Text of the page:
There seems to be no end to the different ways in which people are charged with DWI in the state of Texas. In a recently published story, it was reported that a Limestone County Judge was pulled over on suspicion of DWI. Soon after being pulled over, he was put under arrest and taken to the county jail where he was booked on charges of DWI and released on a personal bond of $1,000.
When the fact a county judge was charged with DWI became public knowledge, the judge appeared on a television news show for an interview. During the tearful showing he explained that he suffers from asthma, and tried his dad’s home remedy to get relief. According to the judge, this included a mixture of whiskey, honey, and lemon.
Of course a home remedy including alcohol is not an excuse to drive drunk. When the police tested this judge’s BAC it reportedly came back at 0.112. In fact, the judge admitted he did not even remember how he got to the store where he was picked up and arrested on suspicion of DWI. This leads us to a conversation about the law and excuses.
The Law and Excuses
The law can be a cruel regulator of human activity. Rarely are courts inclined to be sympathetic to a person’s personal situation, no matter how compelling. We can see that in this situation. Here we have a judge who took a home remedy to fix his ailment, and it led to him allegedly driving drunk.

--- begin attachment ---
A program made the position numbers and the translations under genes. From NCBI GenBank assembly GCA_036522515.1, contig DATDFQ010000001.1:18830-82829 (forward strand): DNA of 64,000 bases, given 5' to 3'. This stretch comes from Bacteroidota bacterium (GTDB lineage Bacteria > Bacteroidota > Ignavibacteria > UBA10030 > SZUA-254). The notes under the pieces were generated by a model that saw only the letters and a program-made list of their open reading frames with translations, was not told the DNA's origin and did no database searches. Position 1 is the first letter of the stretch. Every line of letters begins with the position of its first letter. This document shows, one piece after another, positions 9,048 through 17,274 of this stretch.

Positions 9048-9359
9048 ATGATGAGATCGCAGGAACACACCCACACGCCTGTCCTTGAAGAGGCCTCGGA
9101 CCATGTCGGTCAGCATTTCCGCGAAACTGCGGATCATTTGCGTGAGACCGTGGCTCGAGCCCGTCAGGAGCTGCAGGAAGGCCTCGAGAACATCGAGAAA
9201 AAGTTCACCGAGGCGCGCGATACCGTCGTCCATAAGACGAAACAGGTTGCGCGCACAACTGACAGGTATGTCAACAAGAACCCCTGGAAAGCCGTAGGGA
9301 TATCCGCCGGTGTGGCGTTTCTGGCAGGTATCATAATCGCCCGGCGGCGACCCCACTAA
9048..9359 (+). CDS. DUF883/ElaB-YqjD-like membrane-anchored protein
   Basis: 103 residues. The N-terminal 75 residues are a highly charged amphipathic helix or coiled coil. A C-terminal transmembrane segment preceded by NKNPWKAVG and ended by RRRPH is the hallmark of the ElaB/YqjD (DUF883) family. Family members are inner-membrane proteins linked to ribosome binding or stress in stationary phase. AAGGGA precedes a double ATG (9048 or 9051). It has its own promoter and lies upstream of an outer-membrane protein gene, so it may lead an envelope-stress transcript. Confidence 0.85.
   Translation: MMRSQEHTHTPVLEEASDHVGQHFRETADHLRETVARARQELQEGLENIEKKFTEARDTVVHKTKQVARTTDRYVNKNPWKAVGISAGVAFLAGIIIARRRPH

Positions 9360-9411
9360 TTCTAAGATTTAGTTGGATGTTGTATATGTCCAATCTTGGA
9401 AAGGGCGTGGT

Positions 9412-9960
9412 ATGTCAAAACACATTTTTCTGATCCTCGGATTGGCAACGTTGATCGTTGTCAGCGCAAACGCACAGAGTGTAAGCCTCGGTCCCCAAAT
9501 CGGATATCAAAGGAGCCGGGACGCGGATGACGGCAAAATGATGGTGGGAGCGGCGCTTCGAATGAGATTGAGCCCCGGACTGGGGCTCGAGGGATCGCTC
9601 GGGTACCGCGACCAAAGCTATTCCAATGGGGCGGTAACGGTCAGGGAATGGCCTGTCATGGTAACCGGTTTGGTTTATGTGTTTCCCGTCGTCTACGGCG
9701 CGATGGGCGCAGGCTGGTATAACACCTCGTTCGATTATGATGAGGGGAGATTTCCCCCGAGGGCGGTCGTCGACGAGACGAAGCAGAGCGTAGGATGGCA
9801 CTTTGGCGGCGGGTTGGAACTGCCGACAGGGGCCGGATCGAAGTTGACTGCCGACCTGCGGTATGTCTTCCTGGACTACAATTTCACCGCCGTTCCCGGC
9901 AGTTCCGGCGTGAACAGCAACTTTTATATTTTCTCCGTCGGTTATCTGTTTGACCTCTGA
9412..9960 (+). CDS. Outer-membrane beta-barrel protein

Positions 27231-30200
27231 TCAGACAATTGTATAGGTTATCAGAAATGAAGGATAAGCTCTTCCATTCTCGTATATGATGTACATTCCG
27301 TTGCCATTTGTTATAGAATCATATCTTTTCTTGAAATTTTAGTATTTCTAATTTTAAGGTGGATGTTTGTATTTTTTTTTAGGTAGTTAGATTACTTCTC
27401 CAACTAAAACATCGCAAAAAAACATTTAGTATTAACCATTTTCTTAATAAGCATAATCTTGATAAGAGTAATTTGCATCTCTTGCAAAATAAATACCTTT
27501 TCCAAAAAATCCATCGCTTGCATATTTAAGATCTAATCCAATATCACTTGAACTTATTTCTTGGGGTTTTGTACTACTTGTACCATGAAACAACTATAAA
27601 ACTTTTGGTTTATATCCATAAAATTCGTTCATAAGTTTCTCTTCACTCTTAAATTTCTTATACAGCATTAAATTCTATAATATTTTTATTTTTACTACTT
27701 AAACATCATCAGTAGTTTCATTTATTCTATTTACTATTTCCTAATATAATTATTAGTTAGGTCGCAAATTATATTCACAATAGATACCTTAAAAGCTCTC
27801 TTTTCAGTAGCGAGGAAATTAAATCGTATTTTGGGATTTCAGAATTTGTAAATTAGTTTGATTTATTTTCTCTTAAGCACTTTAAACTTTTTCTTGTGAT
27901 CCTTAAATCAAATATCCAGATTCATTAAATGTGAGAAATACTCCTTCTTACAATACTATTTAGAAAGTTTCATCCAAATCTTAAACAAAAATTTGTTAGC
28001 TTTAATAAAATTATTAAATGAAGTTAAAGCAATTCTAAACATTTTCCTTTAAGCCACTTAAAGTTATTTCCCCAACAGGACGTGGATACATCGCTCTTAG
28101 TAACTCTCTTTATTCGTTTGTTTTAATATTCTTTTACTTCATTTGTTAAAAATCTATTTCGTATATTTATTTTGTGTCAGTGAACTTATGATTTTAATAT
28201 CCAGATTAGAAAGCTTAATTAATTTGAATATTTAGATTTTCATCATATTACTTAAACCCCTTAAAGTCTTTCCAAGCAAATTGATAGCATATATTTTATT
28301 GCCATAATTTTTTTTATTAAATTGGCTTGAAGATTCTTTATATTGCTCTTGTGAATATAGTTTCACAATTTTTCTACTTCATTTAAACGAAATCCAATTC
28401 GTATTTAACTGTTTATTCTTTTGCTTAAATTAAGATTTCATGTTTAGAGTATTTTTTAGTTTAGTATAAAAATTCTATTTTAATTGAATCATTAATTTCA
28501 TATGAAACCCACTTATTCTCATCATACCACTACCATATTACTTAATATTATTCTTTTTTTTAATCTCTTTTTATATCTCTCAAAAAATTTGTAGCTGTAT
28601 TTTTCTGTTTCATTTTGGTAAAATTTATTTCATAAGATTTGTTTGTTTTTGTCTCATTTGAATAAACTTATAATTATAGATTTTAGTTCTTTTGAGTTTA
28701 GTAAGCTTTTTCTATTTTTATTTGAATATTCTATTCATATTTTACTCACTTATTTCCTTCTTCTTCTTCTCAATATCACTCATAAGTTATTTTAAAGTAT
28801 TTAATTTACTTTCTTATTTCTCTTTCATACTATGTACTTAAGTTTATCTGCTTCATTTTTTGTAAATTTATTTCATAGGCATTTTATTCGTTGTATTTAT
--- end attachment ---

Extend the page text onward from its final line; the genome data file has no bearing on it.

Once he was discovered in that state, but the police did not ask questions or try to understand his personal situation. They treated the judge much like anyone else arrested on suspicion for DWI. He was investigated, a blood sample taken, and then booked where he was later let go on a bond of $1,000. While he had what could be interpreted as a reasonable excuse, the law did not really care.
The Importance of Constitutional Rights
What is more important in any criminal investigation than excuses are the constitutional rights we enjoy, which protect us from government overreach. No matter who we are or what our personal situation is, certain rights exist to protect us from being abused by the police, prosecutors, or other arms of the powerful state law enforcement machine.
Among those rights are the basic rights most people already know about. Each of has the right to not be called to testify against ourselves in a criminal trial, the right a jury, and others. We are also granted the right to be treated reasonable by the police as they investigate crimes. We have the right to keep our private papers, things, and property safe from inspection or seizure unless the police have a warrant from a judge. These and many other rights join forces to defend each of us against whatever crime the state decides to charge, including DWI.
If you are charged with DWI in Texas, you need to understand and defend your rights. At The Wilder DWI Defense Firm, we can help you understand your rights, and we will defend them. Contact us for a free consultation today.
(image courtesy of Adam Jaime)